When you think of digital media, think a small table for two

Can anyone make a leap to surprising new heights of career and/or business success with a little help from digital media? In short, yes. This is just one of the core suggestions Erik Qualman writes about in his helpful book titled Digital Leader.

After I finished reading Digital Leader, I had the pleasure of exchanging a few words with Erik and he graciously agreed to conduct a quick interview for sneezr.ca.

1. Jenan: You and I have at least one thing in common: we both seem to believe that small changes can propel a person or an organization. Can you give us an example of a small but effective change from your book Digital Leader that a person could implement right away?

a. Write or text the two most important items you need to get done for the day in the morning. Don’t tackle anything else before you get these done. In other words don’t wake up roll over and grab you iPhone and iPad and start texting, tweeting and answering email.

b. Stop complaining. The average person complains 15-30 times per day. This is wasted energy and when you complain digitally it’s in ink, not pencil.

2. Jenan: Erik, with this book you want to help as many people as possible ensure that their “digital stamp,” their legacy as a human being, is positive (i.e. principled) and productive (i.e. has had a beneficial impact on the lives of others). Could you give us some example of people who are already doing this well?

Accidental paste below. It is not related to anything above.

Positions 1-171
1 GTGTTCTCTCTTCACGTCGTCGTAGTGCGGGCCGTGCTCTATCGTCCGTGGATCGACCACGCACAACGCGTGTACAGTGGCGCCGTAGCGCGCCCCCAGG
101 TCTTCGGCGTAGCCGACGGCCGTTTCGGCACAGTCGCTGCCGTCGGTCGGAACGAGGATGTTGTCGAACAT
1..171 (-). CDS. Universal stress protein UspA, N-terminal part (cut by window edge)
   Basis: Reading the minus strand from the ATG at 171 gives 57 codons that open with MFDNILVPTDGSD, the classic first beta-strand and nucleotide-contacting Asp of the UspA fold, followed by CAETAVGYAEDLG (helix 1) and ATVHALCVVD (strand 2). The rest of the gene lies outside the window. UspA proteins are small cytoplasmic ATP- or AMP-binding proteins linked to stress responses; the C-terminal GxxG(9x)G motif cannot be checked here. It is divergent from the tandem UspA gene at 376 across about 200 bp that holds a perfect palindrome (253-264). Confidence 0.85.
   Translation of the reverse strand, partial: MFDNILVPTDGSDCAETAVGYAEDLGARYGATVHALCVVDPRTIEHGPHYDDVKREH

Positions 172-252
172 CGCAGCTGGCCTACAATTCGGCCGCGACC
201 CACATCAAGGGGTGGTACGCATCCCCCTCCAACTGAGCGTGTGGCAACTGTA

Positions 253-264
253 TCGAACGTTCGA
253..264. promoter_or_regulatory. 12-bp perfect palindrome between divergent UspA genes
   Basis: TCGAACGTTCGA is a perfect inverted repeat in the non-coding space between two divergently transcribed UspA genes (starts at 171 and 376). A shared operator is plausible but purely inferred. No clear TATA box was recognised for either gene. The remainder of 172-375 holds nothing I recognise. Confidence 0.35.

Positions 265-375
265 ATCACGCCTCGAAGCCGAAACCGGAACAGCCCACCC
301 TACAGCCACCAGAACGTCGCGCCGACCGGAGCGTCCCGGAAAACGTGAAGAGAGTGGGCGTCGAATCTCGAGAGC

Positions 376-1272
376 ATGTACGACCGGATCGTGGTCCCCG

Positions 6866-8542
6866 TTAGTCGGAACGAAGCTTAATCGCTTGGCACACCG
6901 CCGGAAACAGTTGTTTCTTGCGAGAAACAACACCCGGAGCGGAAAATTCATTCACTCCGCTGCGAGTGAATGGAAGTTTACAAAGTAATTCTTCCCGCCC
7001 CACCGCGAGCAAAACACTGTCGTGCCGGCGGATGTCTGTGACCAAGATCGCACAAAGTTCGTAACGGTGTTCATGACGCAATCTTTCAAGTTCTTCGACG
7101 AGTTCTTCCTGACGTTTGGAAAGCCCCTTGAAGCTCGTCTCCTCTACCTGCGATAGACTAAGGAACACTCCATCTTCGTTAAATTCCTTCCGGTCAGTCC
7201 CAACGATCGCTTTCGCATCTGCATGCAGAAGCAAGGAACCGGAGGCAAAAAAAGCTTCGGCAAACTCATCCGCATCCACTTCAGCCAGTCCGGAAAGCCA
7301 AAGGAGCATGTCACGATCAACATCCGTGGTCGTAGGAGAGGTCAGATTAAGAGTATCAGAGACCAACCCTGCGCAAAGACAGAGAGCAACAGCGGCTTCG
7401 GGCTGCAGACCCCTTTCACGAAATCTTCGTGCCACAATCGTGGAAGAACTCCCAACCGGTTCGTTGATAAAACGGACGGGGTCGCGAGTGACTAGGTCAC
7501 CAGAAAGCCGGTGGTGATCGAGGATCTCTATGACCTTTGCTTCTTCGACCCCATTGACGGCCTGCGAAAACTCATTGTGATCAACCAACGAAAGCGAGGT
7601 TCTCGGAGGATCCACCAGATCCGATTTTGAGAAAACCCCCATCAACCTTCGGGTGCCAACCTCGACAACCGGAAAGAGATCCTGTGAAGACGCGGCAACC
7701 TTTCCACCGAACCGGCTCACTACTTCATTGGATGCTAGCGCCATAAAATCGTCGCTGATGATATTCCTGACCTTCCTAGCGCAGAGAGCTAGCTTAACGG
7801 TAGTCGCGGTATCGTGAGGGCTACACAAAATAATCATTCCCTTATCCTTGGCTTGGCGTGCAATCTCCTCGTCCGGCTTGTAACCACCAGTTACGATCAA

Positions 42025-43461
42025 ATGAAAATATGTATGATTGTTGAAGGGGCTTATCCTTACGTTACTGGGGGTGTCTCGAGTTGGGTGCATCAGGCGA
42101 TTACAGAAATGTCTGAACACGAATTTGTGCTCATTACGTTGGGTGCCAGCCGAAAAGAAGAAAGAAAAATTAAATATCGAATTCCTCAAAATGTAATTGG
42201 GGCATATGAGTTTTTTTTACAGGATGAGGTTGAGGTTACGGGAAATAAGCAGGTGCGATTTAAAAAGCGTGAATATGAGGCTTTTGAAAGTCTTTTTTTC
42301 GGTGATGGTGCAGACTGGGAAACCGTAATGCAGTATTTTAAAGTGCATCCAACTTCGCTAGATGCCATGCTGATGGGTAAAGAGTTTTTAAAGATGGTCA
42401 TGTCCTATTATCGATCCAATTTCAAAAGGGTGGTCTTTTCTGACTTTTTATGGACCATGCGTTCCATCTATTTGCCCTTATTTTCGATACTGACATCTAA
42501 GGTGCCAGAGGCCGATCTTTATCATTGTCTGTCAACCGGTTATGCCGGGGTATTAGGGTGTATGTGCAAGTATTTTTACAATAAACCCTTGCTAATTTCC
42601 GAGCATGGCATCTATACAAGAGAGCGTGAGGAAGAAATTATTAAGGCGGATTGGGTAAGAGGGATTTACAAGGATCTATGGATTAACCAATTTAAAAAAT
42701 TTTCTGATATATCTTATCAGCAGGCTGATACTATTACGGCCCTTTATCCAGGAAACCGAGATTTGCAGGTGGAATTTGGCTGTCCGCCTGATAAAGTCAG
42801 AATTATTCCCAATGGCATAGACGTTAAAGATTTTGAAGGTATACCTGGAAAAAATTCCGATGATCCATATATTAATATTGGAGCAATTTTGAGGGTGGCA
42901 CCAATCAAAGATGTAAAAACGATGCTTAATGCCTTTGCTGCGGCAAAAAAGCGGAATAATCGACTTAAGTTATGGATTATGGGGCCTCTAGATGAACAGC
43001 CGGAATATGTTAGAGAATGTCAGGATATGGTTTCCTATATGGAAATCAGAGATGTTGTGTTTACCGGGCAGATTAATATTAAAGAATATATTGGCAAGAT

Erik: Mark Cuban, Howard Schultz, Richard Branson, Mari Smith, Meg Garlinghouse, Jeff Weiner, Tony Hsieh, Tony Dungy.

3. Jenan: Stories are data with a soul. I really like how you use storytelling in Digital Leader. For example, you use analogies such as “digital footprint” (what one posts online) and “digital shadow” (what others upload).

Having said that, is the unintended goal of the book to promote a mental shift?
When we thing of the digital world, we should not think Mac or PC; Facebook or twitter.
When we think of the digital world, should we instead think: a small table for two?

Erik: Exactly – digital media is less about technology an more about personal relationships. You need to use these digital tools to augment, not replace, you offline connections.

Jenan: Thank you for your time and consideration Erik. All the best until next time!
Aug 15, 2012

P.S. Don’t be fooled by the title. The book is not directed solely at those whose professional titles may imply that they are “leaders” of an organization. This book is applicable to EVERYONE wanting to lead a more productive and satisfying life in this day and age.